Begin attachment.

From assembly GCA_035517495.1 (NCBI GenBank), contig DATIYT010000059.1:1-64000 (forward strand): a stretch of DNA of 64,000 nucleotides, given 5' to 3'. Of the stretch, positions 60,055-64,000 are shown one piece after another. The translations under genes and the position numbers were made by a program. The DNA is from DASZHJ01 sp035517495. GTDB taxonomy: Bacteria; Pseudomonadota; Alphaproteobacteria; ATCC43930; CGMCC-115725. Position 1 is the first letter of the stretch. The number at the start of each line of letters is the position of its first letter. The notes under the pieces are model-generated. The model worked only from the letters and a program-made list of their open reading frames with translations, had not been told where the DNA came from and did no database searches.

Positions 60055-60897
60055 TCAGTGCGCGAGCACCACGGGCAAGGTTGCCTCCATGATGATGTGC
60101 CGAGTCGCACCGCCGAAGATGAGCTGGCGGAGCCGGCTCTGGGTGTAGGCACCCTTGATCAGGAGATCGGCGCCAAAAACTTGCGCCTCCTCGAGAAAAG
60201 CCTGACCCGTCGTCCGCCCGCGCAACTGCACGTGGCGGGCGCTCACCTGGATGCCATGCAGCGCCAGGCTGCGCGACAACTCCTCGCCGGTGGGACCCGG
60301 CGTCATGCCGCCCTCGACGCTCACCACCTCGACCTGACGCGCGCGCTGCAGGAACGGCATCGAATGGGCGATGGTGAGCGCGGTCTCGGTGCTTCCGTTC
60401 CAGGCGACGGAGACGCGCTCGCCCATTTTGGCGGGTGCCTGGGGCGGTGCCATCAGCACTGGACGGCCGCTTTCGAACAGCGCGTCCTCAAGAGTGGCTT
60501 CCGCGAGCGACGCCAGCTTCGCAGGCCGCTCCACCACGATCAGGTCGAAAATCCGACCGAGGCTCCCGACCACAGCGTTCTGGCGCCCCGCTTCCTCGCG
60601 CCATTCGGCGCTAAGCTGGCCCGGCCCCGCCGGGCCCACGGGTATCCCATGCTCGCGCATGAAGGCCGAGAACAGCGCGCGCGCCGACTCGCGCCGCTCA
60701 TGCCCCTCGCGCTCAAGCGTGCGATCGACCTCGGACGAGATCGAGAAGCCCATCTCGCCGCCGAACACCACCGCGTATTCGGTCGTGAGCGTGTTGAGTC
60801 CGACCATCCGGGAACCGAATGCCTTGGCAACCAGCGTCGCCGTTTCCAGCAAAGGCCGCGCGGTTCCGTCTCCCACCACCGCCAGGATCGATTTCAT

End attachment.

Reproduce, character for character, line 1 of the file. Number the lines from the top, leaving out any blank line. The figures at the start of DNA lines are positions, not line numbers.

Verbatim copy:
From assembly GCA_035517495.1 (NCBI GenBank), contig DATIYT010000059.1:1-64000 (forward strand): a stretch of DNA of 64,000 nucleotides, given 5' to 3'. Of the stretch, positions 60,055-64,000 are shown one piece after another. The translations under genes and the position numbers were made by a program. The DNA is from DASZHJ01 sp035517495. GTDB taxonomy: Bacteria; Pseudomonadota; Alphaproteobacteria; ATCC43930; CGMCC-115725. Position 1 is the first letter of the stretch. The number at the start of each line of letters is the position of its first letter. The notes under the pieces are model-generated. The model worked only from the letters and a program-made list of their open reading frames with translations, had not been told where the DNA came from and did no database searches.